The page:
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Trivial answer is Google Docs and equivalents. Etherpad is one such equivalent that has some advantages in respecting privacy and self-hosting. Seems likely you've considered cloud-based office software and found it lacking, though.

Personal knowledge management software like Roam, Obsidian, Logseq, etc., is generally trying to offer this level of generality. Many of these variants store data in simple data types, allow several different structures (markup languages, tables with formulas, nested lists, embedding of quick drawings, and so on, with OneNote as one of the most flexible on this point), and strong searching and crosslinking. Automation is less well-supported, both in running scripts internally and in interfacing with an API. Collaboration is very poorly supported, but this is a significant development area and several of the major contenders are competing to release it first.

However, the gold standard in general purpose computing has got to be emacs. The only one of these things that emacs org-mode is bad at is real time collaboration. If you want collaboration in emacs you probably can't make it much faster than pushing and pulling git commits. For everything else, storing your contents in a git repo and accessing them with emacs is highly effective. The downside is that maintaining your emacs configuration in a usable state is difficult and requires significant expertise. Packages and distributions change rapidly and often break each other, so you need to be good at troubleshooting and keep up on the development news. Using a good distro like Doom Emacs or Spacemacs makes things easier, but definitely doesn't solve the problems. Not to mention the learning curve, which isn't trivial. It isn't worth it for most people, but it's certainly the closest you can get to a fully general computing system using modern software.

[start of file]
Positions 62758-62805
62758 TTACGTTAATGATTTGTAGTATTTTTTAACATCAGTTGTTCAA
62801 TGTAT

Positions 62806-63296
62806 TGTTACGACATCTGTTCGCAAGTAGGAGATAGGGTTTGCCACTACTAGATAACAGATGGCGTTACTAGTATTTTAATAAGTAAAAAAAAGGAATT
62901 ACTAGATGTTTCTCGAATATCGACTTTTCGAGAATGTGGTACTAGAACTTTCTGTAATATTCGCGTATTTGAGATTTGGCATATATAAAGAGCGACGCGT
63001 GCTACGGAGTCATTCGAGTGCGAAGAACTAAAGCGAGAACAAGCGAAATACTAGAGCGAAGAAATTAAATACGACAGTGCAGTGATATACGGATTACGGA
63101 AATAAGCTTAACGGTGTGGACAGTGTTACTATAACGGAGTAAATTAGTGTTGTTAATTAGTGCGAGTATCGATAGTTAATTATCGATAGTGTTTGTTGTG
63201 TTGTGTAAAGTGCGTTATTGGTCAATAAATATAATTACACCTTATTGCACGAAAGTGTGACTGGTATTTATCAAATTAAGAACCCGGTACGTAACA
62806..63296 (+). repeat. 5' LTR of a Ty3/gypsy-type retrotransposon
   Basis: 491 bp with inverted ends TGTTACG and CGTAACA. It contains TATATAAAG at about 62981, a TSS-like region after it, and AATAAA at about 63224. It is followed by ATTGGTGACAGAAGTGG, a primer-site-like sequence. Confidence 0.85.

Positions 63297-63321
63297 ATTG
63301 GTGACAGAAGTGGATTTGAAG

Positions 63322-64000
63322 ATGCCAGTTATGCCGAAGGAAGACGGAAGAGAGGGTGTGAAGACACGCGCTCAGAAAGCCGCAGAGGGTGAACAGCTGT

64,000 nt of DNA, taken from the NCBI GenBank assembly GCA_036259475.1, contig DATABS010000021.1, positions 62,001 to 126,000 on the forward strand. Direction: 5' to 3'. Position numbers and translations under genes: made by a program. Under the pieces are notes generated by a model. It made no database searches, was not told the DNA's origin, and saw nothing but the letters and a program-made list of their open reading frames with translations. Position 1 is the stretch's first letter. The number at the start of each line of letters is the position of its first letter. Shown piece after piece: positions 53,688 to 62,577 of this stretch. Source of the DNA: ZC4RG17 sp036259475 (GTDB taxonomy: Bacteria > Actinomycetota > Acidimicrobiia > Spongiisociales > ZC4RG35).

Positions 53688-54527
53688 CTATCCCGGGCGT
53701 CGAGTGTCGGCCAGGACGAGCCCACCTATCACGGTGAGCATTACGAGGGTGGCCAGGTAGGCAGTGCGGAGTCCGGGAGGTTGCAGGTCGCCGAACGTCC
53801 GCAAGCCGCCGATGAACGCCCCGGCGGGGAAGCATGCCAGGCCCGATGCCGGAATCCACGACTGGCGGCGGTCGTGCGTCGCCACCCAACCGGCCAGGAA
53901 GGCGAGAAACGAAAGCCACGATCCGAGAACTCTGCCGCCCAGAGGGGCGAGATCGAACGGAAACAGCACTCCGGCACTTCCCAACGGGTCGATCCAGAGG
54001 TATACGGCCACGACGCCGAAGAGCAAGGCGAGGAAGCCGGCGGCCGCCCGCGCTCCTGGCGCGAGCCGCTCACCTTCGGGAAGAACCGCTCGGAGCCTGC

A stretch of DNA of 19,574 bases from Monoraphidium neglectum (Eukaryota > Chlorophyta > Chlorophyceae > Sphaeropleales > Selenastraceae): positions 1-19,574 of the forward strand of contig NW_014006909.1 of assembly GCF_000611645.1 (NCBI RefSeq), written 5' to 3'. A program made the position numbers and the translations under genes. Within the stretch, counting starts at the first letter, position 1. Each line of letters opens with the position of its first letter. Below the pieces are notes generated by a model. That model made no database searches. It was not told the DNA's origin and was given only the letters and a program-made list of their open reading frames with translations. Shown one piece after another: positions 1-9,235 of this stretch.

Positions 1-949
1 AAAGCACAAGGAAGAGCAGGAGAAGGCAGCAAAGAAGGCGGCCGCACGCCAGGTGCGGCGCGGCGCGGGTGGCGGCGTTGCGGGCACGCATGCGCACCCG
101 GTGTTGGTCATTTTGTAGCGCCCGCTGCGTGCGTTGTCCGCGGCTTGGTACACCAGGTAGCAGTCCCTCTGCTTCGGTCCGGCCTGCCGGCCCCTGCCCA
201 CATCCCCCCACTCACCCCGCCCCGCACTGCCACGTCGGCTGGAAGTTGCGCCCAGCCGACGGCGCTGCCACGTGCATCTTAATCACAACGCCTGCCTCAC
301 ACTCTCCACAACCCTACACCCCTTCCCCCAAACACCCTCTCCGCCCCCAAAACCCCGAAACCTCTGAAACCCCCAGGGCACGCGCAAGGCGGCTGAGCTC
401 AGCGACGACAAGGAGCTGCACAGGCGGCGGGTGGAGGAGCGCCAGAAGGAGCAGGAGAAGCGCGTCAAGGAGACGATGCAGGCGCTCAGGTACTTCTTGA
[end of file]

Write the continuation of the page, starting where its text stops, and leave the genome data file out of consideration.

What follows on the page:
Is there a way to order more than copy of the set? Seems likely some people might want one to keep and one to gift.